I recently described the rightly praised Government Direct website as lipstick on the face of a pig, and gave one example of what lies beneath (there are many more). A reader has just sent me a sharp critique of the Government Digital Services “over-enthusiastic” approach to agile computing. It rather looks as though the reform of public service delivery has become trapped between the Scylla of “delayed big bang” (exemplified by the hard rocks of the original approach to Universal Credit) and the Charybdis of “big bang” itself: sucking departments into a whirlpool of accelerating change using as mix of fashionable approaches from agile to big data, without understanding the disciplines, let alone possessing the in-house skills and experience necessary for their succesfull use on non-trivial change programmes.
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In one of my first blogs on When IT Meets Politics I outlined the need to use the classical systems discipline of “structured evolution”, incremental change within an overall framework, in order to achieve the radical changes to public service delivery that are long overdue. Things have moved on since then, particularly with regard to the maturing of Open Source software, but they have not moved on as far and fast as the enthusiasts would have us believe. I have jsut re-read my earlier summary of the some of conflicts that had to be overcome before we would achieve the benefits. We are barely a third of the way along the journey – delayed by unnecessary and unproductive firefights between enthusiasts, like the Open Rights group and those who take a more practical approach to achieving the same objectives.
I am of the opinion that the Government Digital Service (and also the rest of Cabinet Office and Treasury) should focus on mandating inter-operability, at all levels from technical standards and data interfaces through delivery, monitoring and management processes to funding mechanisms, rather than particular approaches or methodologies. Modular inter-operality is central to enabling flexiblity as needs and organisational structures changes and competition between suppliers. It removes the need to plan ahead in impr5atical detail and also enables the removal of contractual lock-ins (“components” can be replaced) which is why so many suppliers who “talk the talk” are very reluctant to “walk the walk”.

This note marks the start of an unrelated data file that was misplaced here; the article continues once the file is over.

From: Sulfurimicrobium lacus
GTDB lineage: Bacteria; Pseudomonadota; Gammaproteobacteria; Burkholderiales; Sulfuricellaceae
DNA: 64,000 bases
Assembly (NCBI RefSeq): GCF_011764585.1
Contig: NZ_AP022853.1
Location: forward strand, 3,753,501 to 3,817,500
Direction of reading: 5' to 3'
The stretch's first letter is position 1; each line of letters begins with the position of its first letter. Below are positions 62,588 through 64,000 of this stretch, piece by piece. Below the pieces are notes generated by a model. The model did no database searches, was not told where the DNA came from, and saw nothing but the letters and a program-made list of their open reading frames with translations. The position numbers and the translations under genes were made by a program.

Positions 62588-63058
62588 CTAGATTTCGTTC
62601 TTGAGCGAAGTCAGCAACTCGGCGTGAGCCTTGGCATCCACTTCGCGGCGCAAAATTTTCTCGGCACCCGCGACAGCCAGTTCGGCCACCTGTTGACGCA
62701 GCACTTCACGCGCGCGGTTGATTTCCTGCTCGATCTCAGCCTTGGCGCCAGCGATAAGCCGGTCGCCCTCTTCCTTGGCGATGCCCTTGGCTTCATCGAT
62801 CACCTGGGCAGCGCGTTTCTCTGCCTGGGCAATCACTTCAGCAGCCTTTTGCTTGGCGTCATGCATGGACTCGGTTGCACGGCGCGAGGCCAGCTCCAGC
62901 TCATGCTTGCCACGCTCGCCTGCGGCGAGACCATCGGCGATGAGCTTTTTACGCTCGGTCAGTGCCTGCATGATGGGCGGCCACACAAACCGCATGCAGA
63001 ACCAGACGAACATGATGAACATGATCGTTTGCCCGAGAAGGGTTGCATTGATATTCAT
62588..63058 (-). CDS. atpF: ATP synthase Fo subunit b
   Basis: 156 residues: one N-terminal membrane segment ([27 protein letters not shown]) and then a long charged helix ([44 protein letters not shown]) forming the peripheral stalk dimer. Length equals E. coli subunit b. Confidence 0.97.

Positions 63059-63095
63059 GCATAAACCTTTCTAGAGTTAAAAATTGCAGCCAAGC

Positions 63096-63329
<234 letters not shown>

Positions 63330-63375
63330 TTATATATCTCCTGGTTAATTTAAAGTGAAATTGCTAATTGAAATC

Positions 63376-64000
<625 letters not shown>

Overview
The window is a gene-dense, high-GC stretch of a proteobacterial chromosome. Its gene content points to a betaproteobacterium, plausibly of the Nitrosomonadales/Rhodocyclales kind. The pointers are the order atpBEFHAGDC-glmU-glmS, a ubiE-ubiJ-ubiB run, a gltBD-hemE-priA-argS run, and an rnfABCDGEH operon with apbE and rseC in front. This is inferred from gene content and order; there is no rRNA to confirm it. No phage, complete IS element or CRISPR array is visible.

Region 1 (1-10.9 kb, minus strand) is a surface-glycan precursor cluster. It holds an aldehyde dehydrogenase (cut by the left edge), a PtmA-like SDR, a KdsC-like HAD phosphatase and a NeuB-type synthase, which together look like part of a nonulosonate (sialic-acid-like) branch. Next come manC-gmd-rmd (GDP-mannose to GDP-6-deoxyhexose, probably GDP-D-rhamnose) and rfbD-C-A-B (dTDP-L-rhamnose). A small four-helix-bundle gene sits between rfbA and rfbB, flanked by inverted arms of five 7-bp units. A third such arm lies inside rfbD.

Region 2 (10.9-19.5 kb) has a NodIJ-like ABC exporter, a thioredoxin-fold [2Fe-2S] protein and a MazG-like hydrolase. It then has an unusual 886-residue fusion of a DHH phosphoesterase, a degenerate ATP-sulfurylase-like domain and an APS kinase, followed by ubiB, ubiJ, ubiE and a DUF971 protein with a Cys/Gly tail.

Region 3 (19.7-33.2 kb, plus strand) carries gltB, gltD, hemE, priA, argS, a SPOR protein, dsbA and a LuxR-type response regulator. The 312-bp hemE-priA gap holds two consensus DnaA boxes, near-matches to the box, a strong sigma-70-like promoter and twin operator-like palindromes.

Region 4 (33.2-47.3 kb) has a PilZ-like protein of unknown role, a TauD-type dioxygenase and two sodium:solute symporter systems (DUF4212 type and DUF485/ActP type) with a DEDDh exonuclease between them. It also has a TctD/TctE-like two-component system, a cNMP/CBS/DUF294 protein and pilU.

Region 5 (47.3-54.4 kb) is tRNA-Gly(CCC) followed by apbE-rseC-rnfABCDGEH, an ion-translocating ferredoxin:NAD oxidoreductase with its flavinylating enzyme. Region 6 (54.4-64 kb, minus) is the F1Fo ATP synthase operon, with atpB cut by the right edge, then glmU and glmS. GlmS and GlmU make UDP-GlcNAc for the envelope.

It does, however, require mandation. I was supposed to use one of the early “agile” technologies employing re-usable code modules in order to merge and decimalise the sales ledgers for the ICL group of companies. I cheated and wrote custom code (albeit in well documented “common standard” Cobol) to cut days off the conversion and hours off the weekly overnight run for the new system. I was, of course, found out during my first test runs: the operators reported me even before I was ready to confess (it was a well run department). But no-one disciplined me or ordered me to follow process. Instead I put a nail in the coffin of that particular set of “agile” tools. Supposedly the technologies have moved on over the past forty years – but have the mindsets of young enthusiasts – as I was then.
More-over I benefited from training and career development programmes, including structured and supervised, “apprenticeship-like” work experience and a subsequent full-time MSc at London Business School. Few, if any, of the public servants of today have had anything like those advantages. Hence my regular plea to implement the recommendations of the Fulton Report . Relying on private sector expertise is no substitute and the current Civil Service Learning framework is a joke in very bad taste.
P.S. Just been sent a link to the interview with Brian Wernham on BBC News 24 on the (finally) phased and incremental implementation of the Universal Credit. Do watch. As readers will know I have been blogging on the need to adopt such an approach for over two years and have just looked at again at one of my first postings. Brian was diplomatic and did not comment on the aim of completing the transition by 2017. I would merely say that having the new systems ready by April of next year for a straight line roll out at 300,000 a month is improbable as a successful way forward. Much will also depend on the success or otherwise of the switch to RTI for PAYE. We should remember that PAYE is itself a creation of wartime, when the entire nation was mobilised working for the war effort except for those running the black market. The re-imposition of that mindset when a growing number of us no longer have one job at a time, let alone for life, is “at least as ambitious as the Universal Credit”.